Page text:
St. Mary Medical Center nurses stage 2-day strike

The Pennsylvania Association of Staff Nurses and Allied Professionals on strike at St. Mary Medical Center in Langhorne, Bucks County.
The Pennsylvania Association of Staff Nurses and Allied Professionals on strike at St. Mary Medical Center in Langhorne, Bucks County. Photo credit Kim Glovas/KYW Newsradio

LANGHORNE, Pa. (KYW Newsradio) — Einstein Medical Center Philadelphia says it has reached a tentative agreement with it’s 1,000 unionized nurses, averting a strike. But another nurses strike is in effect.

“After months of good faith negotiations, Einstein Medical Center Philadelphia and PASNAP have reached tentative agreement on a new collective bargaining agreement for approximately 1,100 nurses at our hospital,” the medical center said in a statement.

But on Tuesday morning, around 800 members of PASNAP, the Pennsylvania Association of Staff Nurses and Allied Professional, at St. Mary Medical Center In Langhorne, Bucks County started staging a two-day walkout.

The issues in both cases are safe staffing and wages.

Maureen May, president of PASNAP, says St. Mary and its parent company, Trinity Health, are not addressing either issue.

“In order to have safe staffing, you need to provide the nurses the care at the bedside. In order to have the number of nurses needed at the bedside, you need to have proper compensation, so it’s one big package,” she explained.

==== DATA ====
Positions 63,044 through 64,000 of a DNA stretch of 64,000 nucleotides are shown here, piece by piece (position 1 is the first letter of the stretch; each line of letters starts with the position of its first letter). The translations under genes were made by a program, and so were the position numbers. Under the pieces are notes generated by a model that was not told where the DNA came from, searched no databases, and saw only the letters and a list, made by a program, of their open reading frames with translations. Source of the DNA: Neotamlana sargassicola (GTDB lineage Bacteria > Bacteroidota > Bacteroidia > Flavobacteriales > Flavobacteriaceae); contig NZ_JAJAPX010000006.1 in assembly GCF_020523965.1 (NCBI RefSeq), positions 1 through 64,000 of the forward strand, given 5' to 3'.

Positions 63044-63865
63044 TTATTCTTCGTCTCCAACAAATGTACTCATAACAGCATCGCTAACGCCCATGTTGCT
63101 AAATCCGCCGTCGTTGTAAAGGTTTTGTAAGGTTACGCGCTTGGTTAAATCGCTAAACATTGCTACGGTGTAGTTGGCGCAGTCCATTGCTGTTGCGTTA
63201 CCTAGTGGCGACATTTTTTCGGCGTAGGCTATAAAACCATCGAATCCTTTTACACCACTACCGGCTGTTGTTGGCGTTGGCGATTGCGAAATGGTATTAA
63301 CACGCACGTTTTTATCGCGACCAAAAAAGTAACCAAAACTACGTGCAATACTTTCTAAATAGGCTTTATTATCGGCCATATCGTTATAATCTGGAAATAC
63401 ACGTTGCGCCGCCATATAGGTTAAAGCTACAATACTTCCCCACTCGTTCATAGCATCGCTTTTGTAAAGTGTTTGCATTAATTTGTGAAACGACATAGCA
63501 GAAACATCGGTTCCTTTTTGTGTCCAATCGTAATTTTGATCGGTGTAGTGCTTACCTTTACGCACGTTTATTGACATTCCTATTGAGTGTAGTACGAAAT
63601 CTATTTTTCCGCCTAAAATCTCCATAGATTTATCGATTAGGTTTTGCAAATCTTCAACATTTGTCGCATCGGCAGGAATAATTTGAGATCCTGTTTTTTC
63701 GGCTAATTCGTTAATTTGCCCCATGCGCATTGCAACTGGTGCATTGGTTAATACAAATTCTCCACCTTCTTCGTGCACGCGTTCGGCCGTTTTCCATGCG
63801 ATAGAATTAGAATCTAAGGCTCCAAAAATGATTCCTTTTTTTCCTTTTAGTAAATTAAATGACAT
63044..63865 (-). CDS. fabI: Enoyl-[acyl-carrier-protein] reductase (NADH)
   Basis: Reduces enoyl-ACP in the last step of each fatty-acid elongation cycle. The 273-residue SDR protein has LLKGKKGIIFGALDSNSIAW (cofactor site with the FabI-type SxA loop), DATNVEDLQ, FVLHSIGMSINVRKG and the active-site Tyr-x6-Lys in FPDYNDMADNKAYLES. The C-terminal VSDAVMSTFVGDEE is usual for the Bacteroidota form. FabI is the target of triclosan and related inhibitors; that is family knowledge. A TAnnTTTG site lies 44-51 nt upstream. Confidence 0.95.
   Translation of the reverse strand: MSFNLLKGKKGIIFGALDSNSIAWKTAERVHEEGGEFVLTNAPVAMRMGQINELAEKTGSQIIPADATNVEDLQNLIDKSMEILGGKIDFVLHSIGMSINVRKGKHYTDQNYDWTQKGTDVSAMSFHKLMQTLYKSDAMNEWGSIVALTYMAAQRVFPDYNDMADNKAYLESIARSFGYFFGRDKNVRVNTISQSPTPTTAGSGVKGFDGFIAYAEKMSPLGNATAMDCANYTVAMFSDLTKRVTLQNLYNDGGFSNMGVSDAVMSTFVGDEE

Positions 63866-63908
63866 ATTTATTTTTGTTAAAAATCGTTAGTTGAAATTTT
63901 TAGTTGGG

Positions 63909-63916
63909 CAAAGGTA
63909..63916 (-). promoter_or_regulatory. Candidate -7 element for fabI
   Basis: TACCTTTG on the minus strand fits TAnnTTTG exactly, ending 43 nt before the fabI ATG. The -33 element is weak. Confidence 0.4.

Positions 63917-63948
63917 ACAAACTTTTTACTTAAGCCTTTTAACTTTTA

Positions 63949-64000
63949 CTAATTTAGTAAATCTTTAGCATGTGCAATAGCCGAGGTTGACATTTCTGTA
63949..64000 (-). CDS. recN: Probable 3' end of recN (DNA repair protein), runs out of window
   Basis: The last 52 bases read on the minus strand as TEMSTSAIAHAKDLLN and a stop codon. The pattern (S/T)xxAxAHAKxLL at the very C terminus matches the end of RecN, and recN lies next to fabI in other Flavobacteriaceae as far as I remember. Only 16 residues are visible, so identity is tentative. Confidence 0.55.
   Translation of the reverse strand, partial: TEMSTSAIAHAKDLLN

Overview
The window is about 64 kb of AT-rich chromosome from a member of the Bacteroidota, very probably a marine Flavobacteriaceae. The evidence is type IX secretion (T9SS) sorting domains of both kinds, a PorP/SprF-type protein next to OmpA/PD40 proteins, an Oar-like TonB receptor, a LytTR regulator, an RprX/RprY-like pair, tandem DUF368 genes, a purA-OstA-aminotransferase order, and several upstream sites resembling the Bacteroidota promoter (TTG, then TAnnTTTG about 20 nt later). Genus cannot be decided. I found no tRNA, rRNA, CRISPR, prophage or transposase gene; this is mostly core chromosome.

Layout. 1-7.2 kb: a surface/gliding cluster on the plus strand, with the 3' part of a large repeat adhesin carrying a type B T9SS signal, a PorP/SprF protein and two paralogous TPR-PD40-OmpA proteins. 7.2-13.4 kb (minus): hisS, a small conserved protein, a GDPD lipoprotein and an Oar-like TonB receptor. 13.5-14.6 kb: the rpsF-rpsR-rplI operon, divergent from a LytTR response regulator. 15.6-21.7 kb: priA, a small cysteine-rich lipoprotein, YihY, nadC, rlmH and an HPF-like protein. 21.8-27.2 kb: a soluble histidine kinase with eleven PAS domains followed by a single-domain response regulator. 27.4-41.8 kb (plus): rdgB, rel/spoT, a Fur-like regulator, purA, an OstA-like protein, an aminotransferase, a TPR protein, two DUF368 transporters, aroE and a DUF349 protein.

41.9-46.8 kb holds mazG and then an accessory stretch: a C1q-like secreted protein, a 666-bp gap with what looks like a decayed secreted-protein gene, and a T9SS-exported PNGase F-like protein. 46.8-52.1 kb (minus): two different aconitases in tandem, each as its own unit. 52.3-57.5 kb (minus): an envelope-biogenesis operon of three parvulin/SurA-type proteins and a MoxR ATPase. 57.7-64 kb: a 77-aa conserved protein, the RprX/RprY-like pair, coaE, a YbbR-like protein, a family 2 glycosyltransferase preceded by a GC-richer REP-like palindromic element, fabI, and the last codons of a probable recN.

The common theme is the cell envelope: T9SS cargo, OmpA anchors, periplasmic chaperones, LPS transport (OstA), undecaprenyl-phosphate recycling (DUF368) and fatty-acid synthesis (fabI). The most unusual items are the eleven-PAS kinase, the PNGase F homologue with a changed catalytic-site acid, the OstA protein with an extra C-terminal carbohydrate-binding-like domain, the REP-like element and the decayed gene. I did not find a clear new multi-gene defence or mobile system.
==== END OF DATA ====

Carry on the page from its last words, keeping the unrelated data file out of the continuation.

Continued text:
Bill Engle, who has been a nurse at St. Mary for 15 years, says nurses are dedicated to serving their patients.

“We live here, we work here, we see these people on the streets. This is personal to us. We keep bleeding staff because they (Trinity Health)  came right out and said themselves over the course of our bargaining that we are 15 years behind in salary,” Engle said.

He said many nurses leave for other medical centers that pay up to $7 more.

Trinity Health says although the nurses are striking for two days, it will take five days for the hospital to ramp up its staff with replacement nurses.

“If it's gonna take them five days, it’s a lock out. I have been on strike in the past, and you go back and you hit the ground running, just like we hit the ground running when the COVID came,” May responded.

May hopes the community understands the goal of the two-day strike.

“We send the message to the public that their safety is at risk when you don’t have the proper number of nurses to take care of the patients,” she said.

May says it’s possible there could be another strike, but she wants to wait and see what happens with this strike first.

Trinity Health says it is ready to resume negotiations when the strike is over.